Date of Conferral
Roy P. Fairfield
The purpose of this dissertation was to analyze the influence of the Frontier Nursing Service (FNS) on the area in which it operated. Mary Breckinridge founded the FNS in 1925 to demonstrate a method of delivering health care in an isolated rural area. She selected Leslie County in southeast Kentucky for its locale because of its isolation; there were no roads in the county and no licensed physicians.
The FNS program centered on nurse-midwives who provided health care from decentralized district clinics so situated that no family was more than an hour's horseback or jeep ride away. A hospital and physician backstopped the district midwives.
Apparently FNS did an excellent job of delivering health care. There have been no maternal deaths since 1952 and its infant mortality and communicable disease rates have been low. Presumably because of its emphasis on home health care, typical hospital stays have been shorter than the national average.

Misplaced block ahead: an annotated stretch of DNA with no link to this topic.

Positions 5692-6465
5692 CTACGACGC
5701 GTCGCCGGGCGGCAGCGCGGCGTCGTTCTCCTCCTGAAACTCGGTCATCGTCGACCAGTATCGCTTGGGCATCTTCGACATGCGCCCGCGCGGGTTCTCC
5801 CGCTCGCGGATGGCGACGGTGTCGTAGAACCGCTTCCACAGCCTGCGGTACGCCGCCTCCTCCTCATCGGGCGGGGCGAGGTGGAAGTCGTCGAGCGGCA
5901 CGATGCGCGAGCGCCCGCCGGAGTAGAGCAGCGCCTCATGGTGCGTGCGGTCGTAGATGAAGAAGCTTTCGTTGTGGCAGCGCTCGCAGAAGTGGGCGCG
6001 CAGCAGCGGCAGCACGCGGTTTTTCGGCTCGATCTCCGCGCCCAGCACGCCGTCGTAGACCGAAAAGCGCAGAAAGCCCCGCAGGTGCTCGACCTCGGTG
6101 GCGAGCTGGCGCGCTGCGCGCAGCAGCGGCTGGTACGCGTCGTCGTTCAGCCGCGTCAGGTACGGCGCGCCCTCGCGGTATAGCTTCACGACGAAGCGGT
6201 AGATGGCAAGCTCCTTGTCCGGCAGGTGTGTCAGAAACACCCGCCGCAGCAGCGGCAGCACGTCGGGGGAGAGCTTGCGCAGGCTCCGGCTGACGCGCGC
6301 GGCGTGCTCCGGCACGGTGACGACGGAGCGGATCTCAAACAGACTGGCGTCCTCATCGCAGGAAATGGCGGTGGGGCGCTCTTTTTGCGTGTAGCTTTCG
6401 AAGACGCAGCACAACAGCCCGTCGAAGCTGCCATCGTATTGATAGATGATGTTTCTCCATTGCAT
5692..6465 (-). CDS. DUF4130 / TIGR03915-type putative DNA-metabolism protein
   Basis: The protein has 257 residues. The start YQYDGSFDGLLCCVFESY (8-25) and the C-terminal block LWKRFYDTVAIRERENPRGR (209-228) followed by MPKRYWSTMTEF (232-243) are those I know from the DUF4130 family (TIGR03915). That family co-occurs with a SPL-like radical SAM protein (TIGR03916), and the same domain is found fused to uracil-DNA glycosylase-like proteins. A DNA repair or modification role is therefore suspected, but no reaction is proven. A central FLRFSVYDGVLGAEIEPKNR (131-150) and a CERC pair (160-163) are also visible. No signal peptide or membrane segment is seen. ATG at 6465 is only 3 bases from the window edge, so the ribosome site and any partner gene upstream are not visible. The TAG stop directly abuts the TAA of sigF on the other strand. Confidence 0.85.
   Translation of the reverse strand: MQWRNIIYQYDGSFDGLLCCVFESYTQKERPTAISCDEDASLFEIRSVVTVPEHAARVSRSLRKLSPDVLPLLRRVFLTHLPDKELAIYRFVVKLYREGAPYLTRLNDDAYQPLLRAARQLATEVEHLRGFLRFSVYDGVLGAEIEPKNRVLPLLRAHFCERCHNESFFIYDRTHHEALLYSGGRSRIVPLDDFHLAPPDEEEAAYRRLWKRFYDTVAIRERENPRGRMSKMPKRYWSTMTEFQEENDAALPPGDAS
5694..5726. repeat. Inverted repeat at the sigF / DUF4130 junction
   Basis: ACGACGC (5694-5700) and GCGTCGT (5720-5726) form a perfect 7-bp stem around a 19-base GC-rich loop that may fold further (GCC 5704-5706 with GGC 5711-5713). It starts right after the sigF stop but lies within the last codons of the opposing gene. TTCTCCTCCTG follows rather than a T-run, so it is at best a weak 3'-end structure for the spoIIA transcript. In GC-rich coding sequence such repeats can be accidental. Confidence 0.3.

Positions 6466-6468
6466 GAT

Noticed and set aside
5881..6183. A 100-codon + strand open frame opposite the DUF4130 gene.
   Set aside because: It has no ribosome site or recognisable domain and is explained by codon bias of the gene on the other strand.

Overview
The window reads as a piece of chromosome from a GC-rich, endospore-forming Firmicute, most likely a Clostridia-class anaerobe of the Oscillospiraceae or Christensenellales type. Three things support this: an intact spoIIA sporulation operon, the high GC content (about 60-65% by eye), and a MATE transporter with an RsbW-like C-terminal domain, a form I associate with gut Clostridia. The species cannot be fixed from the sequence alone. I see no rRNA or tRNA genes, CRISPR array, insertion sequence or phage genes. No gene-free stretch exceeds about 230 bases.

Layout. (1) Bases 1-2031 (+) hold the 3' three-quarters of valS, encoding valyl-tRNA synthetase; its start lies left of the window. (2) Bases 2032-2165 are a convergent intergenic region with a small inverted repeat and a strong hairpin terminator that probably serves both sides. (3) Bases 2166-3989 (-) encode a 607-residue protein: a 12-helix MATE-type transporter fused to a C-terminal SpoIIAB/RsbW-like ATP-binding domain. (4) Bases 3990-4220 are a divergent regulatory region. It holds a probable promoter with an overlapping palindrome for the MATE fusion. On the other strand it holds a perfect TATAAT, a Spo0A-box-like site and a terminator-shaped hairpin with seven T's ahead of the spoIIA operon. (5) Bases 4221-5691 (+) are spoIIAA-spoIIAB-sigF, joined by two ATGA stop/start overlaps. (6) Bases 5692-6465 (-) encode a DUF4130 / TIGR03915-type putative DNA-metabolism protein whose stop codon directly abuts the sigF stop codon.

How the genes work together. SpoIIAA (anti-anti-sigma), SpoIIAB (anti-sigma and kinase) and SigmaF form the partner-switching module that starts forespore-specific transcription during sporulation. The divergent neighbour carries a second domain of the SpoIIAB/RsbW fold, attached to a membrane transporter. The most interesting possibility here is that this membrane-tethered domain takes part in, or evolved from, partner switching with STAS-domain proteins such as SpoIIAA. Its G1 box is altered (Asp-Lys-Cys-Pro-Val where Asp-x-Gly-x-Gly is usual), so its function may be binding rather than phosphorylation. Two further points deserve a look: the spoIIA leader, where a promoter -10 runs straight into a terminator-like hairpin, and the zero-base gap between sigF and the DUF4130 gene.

FNS appears to have had little impact outside of the immediate field of health. The nurses were well accepted and their advice followed on such matters as child care. But they were unable to persuade their patients to build latrines or otherwise improve sanitation. Government programs and improved communications seem to have been the chief stimuli for change in the field s of economics, education and sanitation.
Breckinridge urged her nurses to avoid discussing and becoming involved in politics, religion or moonshining. FNS was, accordingly, no threat to the local power structure which may be one reason it was so well accepted. It also may explain why FNS had so little impact outside of the field of health.
Dammann, Nancy, "The Frontier nursing service as an agent of change" (1980). Walden Dissertations and Doctoral Studies. 250.